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This is a bit different due to going on top of a yeast cake in my secondary. Most of what I have read indicates a rapid start to fermentation that is fairly violent. Not your standard yeast pack kind of question.

 
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Old 10-23-2010, 02:20 PM   #4
SgtHulka
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I agree on the gravity reading, which I will do when I get home after work. I need to buy the pack today, or wait until late Monday if I need to re-pitch. I guess I'll buy one to be safe...

 
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Old 10-23-2010, 02:21 PM   #5
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It really doesn't matter. If there's lag time there's lag time, and that is NORMAL.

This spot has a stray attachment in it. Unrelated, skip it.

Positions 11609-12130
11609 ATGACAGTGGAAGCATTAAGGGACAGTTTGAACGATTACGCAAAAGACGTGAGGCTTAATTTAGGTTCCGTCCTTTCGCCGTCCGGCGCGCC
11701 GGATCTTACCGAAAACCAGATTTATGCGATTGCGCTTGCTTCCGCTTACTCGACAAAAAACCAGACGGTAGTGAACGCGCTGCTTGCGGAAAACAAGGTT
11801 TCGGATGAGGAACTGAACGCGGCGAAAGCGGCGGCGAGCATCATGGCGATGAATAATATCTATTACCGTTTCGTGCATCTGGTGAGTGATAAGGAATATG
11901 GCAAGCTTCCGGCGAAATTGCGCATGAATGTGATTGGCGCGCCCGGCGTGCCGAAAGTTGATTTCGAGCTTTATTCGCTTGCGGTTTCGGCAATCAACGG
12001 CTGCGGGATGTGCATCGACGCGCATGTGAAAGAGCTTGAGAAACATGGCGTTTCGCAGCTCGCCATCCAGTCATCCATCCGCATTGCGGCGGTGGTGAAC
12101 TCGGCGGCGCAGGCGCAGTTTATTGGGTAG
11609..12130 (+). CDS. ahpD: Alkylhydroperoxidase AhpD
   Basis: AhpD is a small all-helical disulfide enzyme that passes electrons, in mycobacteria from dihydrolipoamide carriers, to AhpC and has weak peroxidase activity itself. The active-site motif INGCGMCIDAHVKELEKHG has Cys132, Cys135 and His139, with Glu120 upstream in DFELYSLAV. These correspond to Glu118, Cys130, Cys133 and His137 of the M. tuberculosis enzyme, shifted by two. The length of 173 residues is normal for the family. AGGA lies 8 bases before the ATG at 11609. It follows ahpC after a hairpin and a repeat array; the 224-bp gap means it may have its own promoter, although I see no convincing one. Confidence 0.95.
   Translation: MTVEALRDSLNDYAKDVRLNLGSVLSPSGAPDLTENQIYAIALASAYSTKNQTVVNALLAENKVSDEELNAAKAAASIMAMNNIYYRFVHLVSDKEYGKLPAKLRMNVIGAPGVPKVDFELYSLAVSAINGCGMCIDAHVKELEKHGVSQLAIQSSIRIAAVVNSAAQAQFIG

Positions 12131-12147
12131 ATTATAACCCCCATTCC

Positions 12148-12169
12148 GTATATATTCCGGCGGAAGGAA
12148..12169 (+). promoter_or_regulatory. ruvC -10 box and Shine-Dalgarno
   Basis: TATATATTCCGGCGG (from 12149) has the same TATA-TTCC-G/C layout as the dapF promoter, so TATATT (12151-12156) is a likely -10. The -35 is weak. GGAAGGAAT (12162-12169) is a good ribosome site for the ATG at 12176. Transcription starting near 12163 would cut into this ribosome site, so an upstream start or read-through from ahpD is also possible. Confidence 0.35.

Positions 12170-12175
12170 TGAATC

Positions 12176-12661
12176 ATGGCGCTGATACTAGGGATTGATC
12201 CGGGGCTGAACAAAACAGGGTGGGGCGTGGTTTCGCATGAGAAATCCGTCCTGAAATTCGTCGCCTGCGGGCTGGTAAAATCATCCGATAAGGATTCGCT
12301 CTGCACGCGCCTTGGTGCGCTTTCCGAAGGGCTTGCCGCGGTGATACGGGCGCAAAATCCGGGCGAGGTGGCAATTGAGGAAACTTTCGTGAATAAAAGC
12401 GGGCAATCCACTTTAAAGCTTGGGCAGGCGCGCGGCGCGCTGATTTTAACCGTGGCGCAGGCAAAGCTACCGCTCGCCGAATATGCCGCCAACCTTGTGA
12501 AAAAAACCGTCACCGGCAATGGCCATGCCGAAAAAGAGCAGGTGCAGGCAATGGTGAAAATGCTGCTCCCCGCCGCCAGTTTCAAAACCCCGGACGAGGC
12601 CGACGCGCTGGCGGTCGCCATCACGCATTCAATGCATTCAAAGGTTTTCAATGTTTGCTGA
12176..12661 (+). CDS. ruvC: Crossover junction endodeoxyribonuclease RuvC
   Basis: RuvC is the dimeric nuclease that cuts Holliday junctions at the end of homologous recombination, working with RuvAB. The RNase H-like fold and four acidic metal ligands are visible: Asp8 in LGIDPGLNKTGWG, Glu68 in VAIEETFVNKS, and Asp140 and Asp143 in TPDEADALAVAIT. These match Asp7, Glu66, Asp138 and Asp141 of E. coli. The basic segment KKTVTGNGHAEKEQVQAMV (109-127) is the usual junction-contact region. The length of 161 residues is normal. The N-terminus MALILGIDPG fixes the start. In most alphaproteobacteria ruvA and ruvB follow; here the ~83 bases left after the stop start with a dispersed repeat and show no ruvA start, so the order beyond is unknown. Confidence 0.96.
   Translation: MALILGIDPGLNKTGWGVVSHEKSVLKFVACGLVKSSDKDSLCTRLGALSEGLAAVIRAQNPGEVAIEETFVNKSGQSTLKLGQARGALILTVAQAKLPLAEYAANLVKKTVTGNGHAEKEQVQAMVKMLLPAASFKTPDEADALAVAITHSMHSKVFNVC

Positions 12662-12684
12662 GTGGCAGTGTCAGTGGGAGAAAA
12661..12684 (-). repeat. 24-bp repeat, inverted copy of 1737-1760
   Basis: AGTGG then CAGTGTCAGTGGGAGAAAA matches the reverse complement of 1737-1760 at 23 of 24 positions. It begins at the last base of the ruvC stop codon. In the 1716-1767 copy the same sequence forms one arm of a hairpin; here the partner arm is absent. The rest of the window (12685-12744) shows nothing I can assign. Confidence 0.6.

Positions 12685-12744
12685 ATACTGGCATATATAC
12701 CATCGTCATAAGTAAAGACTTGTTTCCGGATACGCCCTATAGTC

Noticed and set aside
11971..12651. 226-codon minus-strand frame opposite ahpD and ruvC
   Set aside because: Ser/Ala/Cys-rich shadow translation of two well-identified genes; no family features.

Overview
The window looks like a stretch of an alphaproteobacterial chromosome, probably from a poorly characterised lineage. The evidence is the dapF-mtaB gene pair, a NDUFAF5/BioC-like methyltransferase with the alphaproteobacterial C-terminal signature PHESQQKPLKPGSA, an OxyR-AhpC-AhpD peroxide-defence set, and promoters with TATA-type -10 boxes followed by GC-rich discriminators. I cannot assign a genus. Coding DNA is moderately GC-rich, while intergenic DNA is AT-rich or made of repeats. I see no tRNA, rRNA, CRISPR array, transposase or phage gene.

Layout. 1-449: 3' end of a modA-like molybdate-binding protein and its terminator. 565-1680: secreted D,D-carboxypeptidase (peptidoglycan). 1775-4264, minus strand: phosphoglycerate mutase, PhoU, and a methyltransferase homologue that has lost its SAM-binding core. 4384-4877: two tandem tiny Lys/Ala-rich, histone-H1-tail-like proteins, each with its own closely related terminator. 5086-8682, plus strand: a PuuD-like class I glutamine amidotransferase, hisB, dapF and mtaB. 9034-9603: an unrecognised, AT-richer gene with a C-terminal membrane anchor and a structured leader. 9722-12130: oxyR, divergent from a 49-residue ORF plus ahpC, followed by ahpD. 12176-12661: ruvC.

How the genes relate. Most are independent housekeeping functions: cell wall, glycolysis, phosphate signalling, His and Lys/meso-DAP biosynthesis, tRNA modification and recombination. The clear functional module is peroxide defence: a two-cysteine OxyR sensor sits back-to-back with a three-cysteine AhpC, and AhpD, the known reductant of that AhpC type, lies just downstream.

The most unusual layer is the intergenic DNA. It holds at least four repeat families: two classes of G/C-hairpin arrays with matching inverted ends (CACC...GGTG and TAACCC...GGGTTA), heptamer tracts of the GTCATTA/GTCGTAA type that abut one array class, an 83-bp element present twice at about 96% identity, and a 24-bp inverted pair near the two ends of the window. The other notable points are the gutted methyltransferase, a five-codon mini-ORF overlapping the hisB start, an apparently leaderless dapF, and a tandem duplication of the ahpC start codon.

The bigger issue is that you haven't taken a hydro reading, so technically you don't KNOW whether you have any fermentation or not. You can either take one now, or you can wait til it's been 72 hours (which I would do) THEN make a decision whether to pitch or not.
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Old 10-23-2010, 02:34 PM   #6
SgtHulka
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I agree (wait 72hrs and check) - thank you.

I'll purchase a yeast pack, just in case. I can always use it for a future batch.

 
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Old 10-23-2010, 02:43 PM   #7
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Quote: